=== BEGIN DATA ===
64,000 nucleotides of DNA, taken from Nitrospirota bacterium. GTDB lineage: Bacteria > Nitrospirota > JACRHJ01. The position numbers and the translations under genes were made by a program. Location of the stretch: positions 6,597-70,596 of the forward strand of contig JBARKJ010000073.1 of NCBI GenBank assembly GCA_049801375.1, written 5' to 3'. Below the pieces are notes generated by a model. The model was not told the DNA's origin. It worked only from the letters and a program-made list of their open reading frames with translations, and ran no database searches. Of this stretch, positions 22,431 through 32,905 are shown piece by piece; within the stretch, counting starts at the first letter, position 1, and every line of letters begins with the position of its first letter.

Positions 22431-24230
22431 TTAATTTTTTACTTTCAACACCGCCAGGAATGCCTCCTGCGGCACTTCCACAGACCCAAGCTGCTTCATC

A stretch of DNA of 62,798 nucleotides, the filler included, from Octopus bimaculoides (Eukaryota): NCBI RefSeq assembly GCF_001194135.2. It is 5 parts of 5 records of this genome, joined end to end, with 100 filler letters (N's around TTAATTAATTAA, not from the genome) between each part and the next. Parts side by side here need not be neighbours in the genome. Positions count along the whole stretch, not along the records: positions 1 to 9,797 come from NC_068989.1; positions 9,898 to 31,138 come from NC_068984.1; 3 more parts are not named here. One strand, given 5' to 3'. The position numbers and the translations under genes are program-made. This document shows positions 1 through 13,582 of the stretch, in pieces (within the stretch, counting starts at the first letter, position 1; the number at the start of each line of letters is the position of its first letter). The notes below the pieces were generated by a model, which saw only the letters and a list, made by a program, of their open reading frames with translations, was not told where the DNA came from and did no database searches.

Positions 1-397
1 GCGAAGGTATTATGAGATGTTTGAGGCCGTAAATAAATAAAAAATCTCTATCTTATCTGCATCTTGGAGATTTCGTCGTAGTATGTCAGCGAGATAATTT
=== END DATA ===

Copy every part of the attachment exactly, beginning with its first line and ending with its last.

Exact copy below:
64,000 nucleotides of DNA, taken from Nitrospirota bacterium. GTDB lineage: Bacteria > Nitrospirota > JACRHJ01. The position numbers and the translations under genes were made by a program. Location of the stretch: positions 6,597-70,596 of the forward strand of contig JBARKJ010000073.1 of NCBI GenBank assembly GCA_049801375.1, written 5' to 3'. Below the pieces are notes generated by a model. The model was not told the DNA's origin. It worked only from the letters and a program-made list of their open reading frames with translations, and ran no database searches. Of this stretch, positions 22,431 through 32,905 are shown piece by piece; within the stretch, counting starts at the first letter, position 1, and every line of letters begins with the position of its first letter.

Positions 22431-24230
22431 TTAATTTTTTACTTTCAACACCGCCAGGAATGCCTCCTGCGGCACTTCCACAGACCCAAGCTGCTTCATC

A stretch of DNA of 62,798 nucleotides, the filler included, from Octopus bimaculoides (Eukaryota): NCBI RefSeq assembly GCF_001194135.2. It is 5 parts of 5 records of this genome, joined end to end, with 100 filler letters (N's around TTAATTAATTAA, not from the genome) between each part and the next. Parts side by side here need not be neighbours in the genome. Positions count along the whole stretch, not along the records: positions 1 to 9,797 come from NC_068989.1; positions 9,898 to 31,138 come from NC_068984.1; 3 more parts are not named here. One strand, given 5' to 3'. The position numbers and the translations under genes are program-made. This document shows positions 1 through 13,582 of the stretch, in pieces (within the stretch, counting starts at the first letter, position 1; the number at the start of each line of letters is the position of its first letter). The notes below the pieces were generated by a model, which saw only the letters and a list, made by a program, of their open reading frames with translations, was not told where the DNA came from and did no database searches.

Positions 1-397
1 GCGAAGGTATTATGAGATGTTTGAGGCCGTAAATAAATAAAAAATCTCTATCTTATCTGCATCTTGGAGATTTCGTCGTAGTATGTCAGCGAGATAATTT